• John Boardman, Athenian Red Figure Vases: the Archaic Period, Thames and Hudson, Ltd. (New York, 1975), fig. 130.
  • Gabriele Pfister-Roesgen, Die etruskischen Spiegel des 5. Jhs. v. Chr., Peter Lang GmbH (Frankfurt am Main, 1975), p. 97.
  • Apollo (London, 1976), p. 367, Fig. 7.
  • David Soren, The Fogg Kleophrades Vase under the Ultraviolet Light, Bulletin of the American Schools of Oriental Research (1977), 228, pp. 30-41, figs. 1, 3-11.
  • George M. A. Hanfmann and David Gordon Mitten, "The Art of Classical Antiquity", Apollo (May 1978), vol. 107, no. 195, pp. 362-369, fig. 7.
  • F. Brommer, Hephaistos: Der Schmiedegott in der Antiken Kunst, Verlag Philipp von Zabern (Mainz, 1978), 13, figs. 3-4.
  • Caroline Houser, Dionysos and His Circle: Ancient Through Modern, exh. cat., Fogg Art Museum (Cambridge, 1979), no. 4.
  • Kate Schefold, Die Gottersage in der klassischen und hellenistischen Kunst (Munich, 1981), pp. 128-129, figs. 162-163.
  • David Gordon Mitten and Amy Brauer, Dialogue with Antiquity, The Curatorial Achievement of George M. A. Hanfmann, exh. cat., Fogg Art Museum (Cambridge, MA, 1982), p. 11, no. 16.
  • Kristin A. Mortimer and William G. Klingelhofer, Harvard University Art Museums: A Guide to the Collections, Harvard University Art Museums and Abbeville Press (Cambridge and New York, 1986), p. 102, no. 112, ill.
  • M. Maass and J.M. Snyder, Stringed Instruments of Ancient Greece (New Haven, 1989), p. 129, fig. 2.
  • Susanne Frank, Attische Kelchkratere: eine Untersuchung zum Zusammenspiel von Gefäßform und Bemalung (Frankfurt, 1990), Pl. 6.S
  • Oswyn Murray, ed., Sympotica, a Symposium on the Symposium (Oxford, 1990), Pl. 23
  • François Lissarrague, The Aesthetics of the Greek Banquet: Images of Wine and Ritual (Princeton, 1990), pp. 43-44, figs. 28a-b
  • W. D. Heilmeyer, Euphronios und seine Zeit, Kolloquium in Berlin 19./20. April 1991 anlässlich der Ausstellung Euphronios der Maler (Berlin, 1991), p. 63, fig. 10.
  • Heide Froning, Tonio Hölscher, and Harold Mielsch, ed., Kotinos, Festschrift für Erika Simon (Mainz, 1992), Pls. 29.3, 30.
  • James Cuno, Alvin L. Clark, Jr., Ivan Gaskell, and William W. Robinson, Harvard's Art Museums: 100 Years of Collecting, ed. James Cuno, Harvard University Art Museums and Harry N. Abrams, Inc. (Cambridge, MA, 1996), p. 100-101, ill.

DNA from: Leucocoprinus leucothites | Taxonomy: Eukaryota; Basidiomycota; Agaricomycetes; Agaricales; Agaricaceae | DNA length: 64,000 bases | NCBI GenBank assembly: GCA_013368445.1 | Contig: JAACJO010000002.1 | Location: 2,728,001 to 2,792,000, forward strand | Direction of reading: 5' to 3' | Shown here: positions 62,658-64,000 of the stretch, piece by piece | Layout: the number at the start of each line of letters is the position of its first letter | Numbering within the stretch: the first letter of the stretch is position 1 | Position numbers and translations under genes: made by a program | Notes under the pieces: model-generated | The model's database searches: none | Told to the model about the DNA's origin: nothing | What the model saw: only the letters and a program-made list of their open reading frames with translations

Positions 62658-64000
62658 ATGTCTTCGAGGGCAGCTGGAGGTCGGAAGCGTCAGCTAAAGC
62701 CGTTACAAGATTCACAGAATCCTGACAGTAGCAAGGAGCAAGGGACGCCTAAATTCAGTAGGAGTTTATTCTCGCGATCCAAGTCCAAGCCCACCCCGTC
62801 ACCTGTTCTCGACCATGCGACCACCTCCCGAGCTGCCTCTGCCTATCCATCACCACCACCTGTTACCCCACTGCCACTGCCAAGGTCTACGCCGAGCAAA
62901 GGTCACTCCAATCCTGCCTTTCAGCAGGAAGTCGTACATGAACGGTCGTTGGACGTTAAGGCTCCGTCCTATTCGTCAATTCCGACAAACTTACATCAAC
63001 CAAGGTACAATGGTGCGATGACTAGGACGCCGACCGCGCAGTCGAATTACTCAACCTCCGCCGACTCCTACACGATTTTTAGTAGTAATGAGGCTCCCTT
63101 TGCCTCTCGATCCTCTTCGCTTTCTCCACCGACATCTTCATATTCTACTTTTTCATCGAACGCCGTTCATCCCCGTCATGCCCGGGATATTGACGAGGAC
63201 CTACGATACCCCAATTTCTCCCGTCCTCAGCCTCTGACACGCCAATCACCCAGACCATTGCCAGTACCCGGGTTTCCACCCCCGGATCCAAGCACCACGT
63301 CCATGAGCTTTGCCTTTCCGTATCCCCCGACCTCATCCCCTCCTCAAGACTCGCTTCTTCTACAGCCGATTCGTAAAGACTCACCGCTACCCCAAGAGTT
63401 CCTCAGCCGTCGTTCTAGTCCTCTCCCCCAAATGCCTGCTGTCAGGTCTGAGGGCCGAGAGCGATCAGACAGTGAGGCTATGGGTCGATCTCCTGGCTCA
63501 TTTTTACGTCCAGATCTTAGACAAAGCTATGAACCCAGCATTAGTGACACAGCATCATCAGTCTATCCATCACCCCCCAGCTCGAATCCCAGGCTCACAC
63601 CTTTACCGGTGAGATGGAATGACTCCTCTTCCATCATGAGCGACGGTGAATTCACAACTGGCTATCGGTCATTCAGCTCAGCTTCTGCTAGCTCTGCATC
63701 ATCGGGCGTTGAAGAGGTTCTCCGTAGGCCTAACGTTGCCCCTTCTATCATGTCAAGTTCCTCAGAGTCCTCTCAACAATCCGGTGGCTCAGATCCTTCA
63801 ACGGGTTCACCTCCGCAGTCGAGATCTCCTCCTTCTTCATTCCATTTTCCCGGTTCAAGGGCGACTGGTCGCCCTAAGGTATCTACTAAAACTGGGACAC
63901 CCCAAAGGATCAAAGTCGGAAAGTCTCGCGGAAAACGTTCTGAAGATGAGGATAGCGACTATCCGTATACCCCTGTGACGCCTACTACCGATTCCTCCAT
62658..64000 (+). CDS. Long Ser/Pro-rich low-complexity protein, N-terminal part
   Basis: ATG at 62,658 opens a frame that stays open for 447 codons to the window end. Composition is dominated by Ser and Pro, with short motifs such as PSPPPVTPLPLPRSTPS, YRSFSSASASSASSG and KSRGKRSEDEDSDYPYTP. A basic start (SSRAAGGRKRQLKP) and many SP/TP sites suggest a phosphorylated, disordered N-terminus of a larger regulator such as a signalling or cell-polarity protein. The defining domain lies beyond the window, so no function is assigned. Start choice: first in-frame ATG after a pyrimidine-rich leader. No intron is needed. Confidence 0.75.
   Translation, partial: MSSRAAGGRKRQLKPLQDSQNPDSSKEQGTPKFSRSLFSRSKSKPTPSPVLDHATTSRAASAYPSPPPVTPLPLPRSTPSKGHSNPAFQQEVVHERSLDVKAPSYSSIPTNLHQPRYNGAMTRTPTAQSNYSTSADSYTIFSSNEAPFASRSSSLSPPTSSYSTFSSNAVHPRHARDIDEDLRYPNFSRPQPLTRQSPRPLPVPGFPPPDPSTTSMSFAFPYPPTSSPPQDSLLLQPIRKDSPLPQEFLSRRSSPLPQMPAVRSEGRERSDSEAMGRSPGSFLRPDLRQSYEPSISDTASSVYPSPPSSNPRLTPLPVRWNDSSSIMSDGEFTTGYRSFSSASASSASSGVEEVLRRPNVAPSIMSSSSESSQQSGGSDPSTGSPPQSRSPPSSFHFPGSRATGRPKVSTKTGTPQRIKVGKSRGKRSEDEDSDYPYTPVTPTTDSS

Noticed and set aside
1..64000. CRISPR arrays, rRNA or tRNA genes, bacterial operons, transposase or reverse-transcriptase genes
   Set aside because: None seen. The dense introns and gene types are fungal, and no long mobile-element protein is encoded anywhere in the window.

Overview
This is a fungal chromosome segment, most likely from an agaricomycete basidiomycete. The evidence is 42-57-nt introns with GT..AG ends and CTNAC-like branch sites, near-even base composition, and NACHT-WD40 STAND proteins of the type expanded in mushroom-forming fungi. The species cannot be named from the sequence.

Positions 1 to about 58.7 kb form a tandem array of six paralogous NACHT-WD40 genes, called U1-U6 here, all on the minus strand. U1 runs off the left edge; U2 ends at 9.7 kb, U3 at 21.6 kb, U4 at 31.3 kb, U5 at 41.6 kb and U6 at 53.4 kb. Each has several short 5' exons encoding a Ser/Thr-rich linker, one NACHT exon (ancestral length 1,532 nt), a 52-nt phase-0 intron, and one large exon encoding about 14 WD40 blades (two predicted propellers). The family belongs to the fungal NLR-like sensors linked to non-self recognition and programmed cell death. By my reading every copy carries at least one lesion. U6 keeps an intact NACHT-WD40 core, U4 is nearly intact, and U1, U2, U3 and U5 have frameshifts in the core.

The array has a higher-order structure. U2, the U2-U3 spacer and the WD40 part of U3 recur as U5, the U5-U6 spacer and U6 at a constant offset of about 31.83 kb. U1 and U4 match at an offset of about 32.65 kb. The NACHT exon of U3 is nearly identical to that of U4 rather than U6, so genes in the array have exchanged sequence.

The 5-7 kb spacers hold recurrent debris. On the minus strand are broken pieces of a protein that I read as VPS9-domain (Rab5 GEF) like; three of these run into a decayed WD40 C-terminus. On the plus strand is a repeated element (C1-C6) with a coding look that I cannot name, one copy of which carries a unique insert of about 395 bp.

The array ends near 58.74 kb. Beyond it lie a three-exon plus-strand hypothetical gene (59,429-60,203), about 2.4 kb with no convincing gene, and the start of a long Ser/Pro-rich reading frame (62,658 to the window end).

• Thomas Carpenter, Dionysian Imagery in Fifth-Century Athens, The Clarendon Press (Oxford, 1997), p. 48, pl. 15a
  • Masterpieces of world art : Fogg Art Museum, Arthur M. Sackler Museum, Busch-Reisinger Museum, 1997
  • Lexicon Iconographicum Mythologiae Classicae (LIMC), Artemis (Zürich, Switzerland, 1999), Vol. 4, Hephaistos 159; Vol. 8, Silenoi 103.
  • Sheramy D. Bundrick, Music and Image in Classical Athens, Cambridge University Press (New York, NY, 2005), p. 110, fig. 64
  • Stephan Wolohojian, ed., Harvard Art Museum/Handbook (Cambridge, Massachusetts, 2008)
  • Stephen Fineberg, Hephaestus on Foot in the Ceramicus, Transactions of the American Philological Association, The American Philological Association (2009), vol. 139, no. 2 (2009), 275-324, fig. 10
  • Dionysos in Classical Athens: An Understanding through Images (Leiden, 2015), p. 41, fig. 17
  • Alexander Heinemann, Der Gott des Gelages: Dionysos, Satyrn und Mänaden auf attischem Trinkgeschirr des 5. Jahrhunderts v. Chr., De Gruyter (Berlin, 2016), 268, fig. 165.
  • Sara Chiarini, The So-called Nonsense Inscriptions on Ancient Greek Vases: Between Paideia and Paidia, Brill Academic Publishers (Leiden) (Leiden, The Netherlands, 2018), pp. 306-7

Exhibition History

  • Ancient Art in American Private Collections, Fogg Art Museum, 12/28/1954 - 02/15/1955
  • The Frederick M. Watkins Collection, Fogg Art Museum, Cambridge, 01/31/1973 - 03/14/1973
  • Dionysos and His Circle: Ancient through Modern, Fogg Art Museum, Cambridge, 12/10/1979 - 02/10/1980
  • Dialogue with Antiquity: The Curatorial Achievement of George M.A. Hanfmann, Fogg Art Museum, 05/07/1982 - 06/26/1982
  • Re-View: S422 Ancient & Byzantine Art & Numismatics, Harvard Art Museums/Arthur M. Sackler Museum, Cambridge, 04/12/2008 - 06/18/2011
  • HAA132e The Ideal of the Everyday in Greek Art (S427) Spring 2012, Harvard Art Museums, Cambridge, 01/31/2012 - 05/12/2012
  • 32Q: 3400 Greek, Harvard Art Museums, Cambridge, 11/16/2014 - 01/01/2050

Subjects and Contexts

  • Google Art Project
  • Collection Highlights

Verification Level

This record has been reviewed by the curatorial staff but may be incomplete. Our records are frequently revised and enhanced. For more information please contact the Division of Asian and Mediterranean Art at